I have a six month baby boy, and bicornuate uterus. A high risk pregnancy is stressful, especially when doctors can't agree on whether or not there is a problem, and then how to deal with it! I was super lucky to get referred to a perinatologist right from the start of my pregnancy, but it took some major pushing on my part. I have Kaiser and they at first said that though I have a wonky uterus, there was nothing they can do to help keep things going smoothly... not a good enough answer for me! Anyway, what a relief to see a doctor that actually knew about my condition, and was willing to be proactive about it! We elected against getting the ol' cervix stitched up, but she did have me on weekly progesterone shots, the theory being that women with irregularly shaped uteruses (uteri?) contract more due to lower progesterone levels. Anyway, the shots helped, a lot. I still had to get on procardia after about 25 weeks for intermittent contractions that did nothing but boy, were they scary (not to mention irritating). Even with those, I definitely believe that the progesterone helped ward off preterm labor. DS was born at 39.5 weeks.

Jeesh, I didn't mean for this to become such a novel. I think my point is that you will be fine, and always, always, be your your own (loud) advocate.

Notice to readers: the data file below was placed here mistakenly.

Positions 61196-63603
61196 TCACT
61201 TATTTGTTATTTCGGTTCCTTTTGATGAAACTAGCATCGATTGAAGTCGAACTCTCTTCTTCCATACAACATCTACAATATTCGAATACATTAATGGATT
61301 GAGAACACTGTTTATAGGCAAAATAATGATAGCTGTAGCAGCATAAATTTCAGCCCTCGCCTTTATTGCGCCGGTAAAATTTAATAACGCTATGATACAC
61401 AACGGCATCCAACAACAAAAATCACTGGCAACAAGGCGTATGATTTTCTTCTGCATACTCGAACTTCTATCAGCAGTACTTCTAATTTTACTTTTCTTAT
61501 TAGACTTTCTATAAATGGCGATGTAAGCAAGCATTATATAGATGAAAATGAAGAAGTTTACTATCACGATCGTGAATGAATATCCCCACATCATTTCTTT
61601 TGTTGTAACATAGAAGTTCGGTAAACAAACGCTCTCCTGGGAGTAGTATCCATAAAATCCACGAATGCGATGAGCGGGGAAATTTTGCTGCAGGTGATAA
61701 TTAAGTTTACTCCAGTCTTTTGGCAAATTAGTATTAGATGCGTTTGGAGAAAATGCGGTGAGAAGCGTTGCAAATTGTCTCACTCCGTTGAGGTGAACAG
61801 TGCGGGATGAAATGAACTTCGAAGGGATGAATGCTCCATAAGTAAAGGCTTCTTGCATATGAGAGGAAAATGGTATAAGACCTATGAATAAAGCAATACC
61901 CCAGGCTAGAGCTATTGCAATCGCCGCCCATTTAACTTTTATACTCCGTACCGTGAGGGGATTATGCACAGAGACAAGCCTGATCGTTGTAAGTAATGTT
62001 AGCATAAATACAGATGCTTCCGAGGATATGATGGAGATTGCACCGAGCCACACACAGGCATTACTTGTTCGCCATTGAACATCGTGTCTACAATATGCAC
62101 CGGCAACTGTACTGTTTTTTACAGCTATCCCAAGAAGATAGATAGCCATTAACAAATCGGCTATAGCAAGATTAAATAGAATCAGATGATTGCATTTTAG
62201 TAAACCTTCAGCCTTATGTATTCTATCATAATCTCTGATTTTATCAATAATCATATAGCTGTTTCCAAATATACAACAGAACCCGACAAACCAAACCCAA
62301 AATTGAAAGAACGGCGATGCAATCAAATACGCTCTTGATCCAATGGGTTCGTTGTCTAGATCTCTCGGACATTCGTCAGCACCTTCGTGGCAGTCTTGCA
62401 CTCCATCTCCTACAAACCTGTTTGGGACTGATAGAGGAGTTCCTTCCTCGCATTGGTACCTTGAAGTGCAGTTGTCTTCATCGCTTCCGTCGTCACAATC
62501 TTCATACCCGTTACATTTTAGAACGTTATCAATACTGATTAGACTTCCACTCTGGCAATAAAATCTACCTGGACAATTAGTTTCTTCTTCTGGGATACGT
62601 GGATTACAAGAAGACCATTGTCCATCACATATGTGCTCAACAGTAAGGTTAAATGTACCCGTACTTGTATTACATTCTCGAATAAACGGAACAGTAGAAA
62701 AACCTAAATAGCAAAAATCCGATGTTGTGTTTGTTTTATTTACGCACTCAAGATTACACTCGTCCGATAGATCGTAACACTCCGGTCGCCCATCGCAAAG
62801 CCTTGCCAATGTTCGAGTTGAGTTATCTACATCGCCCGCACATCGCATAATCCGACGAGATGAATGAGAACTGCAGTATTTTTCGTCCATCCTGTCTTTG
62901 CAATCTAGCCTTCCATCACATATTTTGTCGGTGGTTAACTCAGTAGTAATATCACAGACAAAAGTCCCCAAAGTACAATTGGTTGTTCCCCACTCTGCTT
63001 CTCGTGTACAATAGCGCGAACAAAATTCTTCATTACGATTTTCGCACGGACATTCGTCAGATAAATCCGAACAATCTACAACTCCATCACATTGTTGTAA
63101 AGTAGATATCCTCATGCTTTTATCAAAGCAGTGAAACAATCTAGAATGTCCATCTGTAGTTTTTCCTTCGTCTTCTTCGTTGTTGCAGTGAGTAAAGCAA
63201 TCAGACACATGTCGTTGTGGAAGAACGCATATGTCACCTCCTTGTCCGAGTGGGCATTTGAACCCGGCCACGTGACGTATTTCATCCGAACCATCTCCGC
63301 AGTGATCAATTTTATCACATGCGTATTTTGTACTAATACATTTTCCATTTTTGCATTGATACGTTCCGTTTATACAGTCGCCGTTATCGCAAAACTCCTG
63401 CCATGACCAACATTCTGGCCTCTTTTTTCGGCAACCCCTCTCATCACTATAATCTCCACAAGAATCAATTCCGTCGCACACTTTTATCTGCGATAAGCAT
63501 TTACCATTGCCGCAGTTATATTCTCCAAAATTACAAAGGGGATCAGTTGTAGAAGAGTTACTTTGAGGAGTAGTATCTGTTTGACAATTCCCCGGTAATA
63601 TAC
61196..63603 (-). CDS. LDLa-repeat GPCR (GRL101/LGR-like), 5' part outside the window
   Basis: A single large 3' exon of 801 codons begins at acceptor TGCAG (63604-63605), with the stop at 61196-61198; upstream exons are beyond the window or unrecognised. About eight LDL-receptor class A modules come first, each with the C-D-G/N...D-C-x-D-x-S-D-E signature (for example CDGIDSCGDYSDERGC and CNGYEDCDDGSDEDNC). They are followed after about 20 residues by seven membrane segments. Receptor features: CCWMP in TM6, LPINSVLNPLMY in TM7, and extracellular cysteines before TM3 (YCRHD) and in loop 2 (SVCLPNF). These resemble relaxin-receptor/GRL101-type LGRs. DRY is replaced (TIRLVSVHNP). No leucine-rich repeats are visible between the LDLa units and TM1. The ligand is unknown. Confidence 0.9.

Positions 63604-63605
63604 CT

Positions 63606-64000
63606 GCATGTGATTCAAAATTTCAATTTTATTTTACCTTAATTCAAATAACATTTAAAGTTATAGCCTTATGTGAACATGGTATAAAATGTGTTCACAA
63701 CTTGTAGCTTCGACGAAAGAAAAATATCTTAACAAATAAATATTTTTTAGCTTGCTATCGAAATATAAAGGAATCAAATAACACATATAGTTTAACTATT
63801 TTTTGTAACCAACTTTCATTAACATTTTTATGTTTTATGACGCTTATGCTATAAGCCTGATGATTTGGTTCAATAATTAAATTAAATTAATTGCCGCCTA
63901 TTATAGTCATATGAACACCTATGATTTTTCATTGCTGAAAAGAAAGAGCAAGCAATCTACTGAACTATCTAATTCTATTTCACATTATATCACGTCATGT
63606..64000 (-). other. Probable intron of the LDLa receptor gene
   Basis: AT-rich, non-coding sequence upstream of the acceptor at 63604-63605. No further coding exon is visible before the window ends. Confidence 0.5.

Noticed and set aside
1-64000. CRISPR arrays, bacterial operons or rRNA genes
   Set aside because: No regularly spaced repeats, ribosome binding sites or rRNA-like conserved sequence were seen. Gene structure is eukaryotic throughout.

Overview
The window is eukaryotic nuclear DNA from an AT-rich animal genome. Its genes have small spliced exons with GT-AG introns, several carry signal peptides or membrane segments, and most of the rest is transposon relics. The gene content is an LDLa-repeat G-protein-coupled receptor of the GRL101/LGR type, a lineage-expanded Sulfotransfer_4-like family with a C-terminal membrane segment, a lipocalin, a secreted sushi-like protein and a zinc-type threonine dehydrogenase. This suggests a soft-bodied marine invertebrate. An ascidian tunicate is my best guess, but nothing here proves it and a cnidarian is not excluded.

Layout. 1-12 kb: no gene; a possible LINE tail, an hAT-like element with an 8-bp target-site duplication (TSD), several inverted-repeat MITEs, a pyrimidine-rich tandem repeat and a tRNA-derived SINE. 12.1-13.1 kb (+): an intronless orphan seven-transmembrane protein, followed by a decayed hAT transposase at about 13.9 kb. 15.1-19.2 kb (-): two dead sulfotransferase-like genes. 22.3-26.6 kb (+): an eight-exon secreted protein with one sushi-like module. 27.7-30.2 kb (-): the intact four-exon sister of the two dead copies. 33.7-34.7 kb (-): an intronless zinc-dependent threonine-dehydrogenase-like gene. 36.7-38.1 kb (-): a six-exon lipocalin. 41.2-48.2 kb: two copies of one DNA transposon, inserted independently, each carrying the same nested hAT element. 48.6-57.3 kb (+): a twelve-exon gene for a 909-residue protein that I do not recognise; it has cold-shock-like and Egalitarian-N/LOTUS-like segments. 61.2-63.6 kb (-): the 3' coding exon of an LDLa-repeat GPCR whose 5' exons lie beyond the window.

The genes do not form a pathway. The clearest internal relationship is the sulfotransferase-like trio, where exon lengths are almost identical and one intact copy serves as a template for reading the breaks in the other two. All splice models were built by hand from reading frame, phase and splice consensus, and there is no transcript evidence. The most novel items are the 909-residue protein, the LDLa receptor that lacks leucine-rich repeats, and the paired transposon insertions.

jenn said...

I'm so glad you saw a doc that takes you seriously. I'm really glad you seem to be doing pretty well & I'm sorry you have to stay on modified bedrest. Don't you worry about being a flabby incubator, but don't think that's being useless! It will all work out & someday this really will be a fuzzy memory as you get to be mommy m!

sara said...

Hey there girl - I'm so happy that you had an appointment where they seem to be making some plans with you to address things. I'm majorly sorry about the bedrest and possibility of not working in the fall though. I somehow had a feeling and little voice in my head that they were going to restrict your activity. Hopefully your contractions will settle down soon and you can still take it easy, but do a bit more like cook or laundry, you know? Little things make huge differences it seems like. I get excited if I empty the dishwasher.

But you're not a flabby incubator - but I understand your frustration. My husband had a good job as an engineer, but I was still the breadwinner for us. Not to work, or feel like I am contributing (how you described it also) is heartwrenching, especially at first. The reality that you are doing your most important job ever - growing a child - is hard to grasp as important compared to all the things that are suddenly stripped from you life when you're put on bedrest. So what you are feeling is so completely natural and normal. But it still is a crappy feeling, and I'm so sorry sweetie that somehow you pulled the crap end of the stick. It's really not fair, and I wish there was something more I could do for you. But as always I'm here to listen, and give you a hug along the way :-) Hang tough girl - December or at least November will be here before we know it.